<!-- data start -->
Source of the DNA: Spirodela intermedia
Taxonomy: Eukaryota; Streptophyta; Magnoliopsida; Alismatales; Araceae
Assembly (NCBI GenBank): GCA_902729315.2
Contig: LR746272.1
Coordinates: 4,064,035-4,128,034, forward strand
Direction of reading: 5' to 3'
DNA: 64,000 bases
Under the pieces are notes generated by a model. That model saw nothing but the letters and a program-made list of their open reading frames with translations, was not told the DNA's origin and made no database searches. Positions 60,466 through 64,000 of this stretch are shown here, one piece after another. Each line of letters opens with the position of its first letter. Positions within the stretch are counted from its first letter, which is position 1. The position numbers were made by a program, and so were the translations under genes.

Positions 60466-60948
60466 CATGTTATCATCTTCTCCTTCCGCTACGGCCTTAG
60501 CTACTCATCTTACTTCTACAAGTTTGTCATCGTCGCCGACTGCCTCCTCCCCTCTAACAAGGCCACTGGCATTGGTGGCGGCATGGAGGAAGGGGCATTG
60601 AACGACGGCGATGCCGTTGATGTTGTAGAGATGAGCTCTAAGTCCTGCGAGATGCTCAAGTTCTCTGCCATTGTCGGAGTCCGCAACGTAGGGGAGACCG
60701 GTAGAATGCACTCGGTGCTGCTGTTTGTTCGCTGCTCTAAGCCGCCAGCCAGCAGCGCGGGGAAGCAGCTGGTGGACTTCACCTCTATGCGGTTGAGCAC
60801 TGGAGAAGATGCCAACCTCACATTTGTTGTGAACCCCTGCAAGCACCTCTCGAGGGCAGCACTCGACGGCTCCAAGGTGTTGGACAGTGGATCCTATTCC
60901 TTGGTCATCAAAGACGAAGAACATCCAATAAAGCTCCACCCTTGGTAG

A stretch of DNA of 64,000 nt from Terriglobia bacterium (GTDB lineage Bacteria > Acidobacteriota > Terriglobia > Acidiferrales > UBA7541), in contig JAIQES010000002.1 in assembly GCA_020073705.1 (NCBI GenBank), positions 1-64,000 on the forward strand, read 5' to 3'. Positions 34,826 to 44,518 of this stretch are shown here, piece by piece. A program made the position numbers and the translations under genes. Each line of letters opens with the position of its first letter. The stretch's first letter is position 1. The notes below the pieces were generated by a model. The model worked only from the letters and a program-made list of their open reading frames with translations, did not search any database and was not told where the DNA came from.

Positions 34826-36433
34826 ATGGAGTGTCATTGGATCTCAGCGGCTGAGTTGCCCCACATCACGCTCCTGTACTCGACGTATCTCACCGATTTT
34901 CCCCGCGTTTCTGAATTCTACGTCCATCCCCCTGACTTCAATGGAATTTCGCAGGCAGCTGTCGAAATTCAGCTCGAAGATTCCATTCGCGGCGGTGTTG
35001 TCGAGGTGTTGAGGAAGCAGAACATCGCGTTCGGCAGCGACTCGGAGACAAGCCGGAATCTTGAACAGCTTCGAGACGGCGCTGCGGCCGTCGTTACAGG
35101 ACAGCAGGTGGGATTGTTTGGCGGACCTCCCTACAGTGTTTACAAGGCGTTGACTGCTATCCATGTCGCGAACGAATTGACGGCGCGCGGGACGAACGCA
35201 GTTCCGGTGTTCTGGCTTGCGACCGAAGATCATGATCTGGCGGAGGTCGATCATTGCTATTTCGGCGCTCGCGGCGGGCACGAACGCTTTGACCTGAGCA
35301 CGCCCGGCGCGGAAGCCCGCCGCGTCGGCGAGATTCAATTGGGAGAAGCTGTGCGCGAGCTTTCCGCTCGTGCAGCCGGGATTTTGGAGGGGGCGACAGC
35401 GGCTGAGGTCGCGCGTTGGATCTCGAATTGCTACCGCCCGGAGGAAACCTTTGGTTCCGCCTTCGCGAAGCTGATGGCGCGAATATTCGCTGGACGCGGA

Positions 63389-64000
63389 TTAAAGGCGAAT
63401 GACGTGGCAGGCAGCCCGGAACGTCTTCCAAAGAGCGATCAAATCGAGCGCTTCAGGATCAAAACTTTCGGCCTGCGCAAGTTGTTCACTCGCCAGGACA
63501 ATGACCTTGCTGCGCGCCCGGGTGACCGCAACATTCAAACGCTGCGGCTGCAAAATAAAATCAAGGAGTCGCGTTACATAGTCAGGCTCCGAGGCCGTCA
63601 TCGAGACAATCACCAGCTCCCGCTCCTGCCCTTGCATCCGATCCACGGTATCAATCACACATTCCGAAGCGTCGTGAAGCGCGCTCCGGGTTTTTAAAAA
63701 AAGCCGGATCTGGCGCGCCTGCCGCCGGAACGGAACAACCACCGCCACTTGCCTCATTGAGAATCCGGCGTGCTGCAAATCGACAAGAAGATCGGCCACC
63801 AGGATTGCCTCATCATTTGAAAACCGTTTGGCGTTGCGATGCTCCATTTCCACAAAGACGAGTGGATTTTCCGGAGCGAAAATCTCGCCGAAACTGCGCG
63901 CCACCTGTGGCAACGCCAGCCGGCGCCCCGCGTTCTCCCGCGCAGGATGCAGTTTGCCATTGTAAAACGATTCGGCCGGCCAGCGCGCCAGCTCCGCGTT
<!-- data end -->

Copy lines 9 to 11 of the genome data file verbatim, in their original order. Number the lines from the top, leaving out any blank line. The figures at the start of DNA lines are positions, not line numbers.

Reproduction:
Positions 60466-60948
60466 CATGTTATCATCTTCTCCTTCCGCTACGGCCTTAG
60501 CTACTCATCTTACTTCTACAAGTTTGTCATCGTCGCCGACTGCCTCCTCCCCTCTAACAAGGCCACTGGCATTGGTGGCGGCATGGAGGAAGGGGCATTG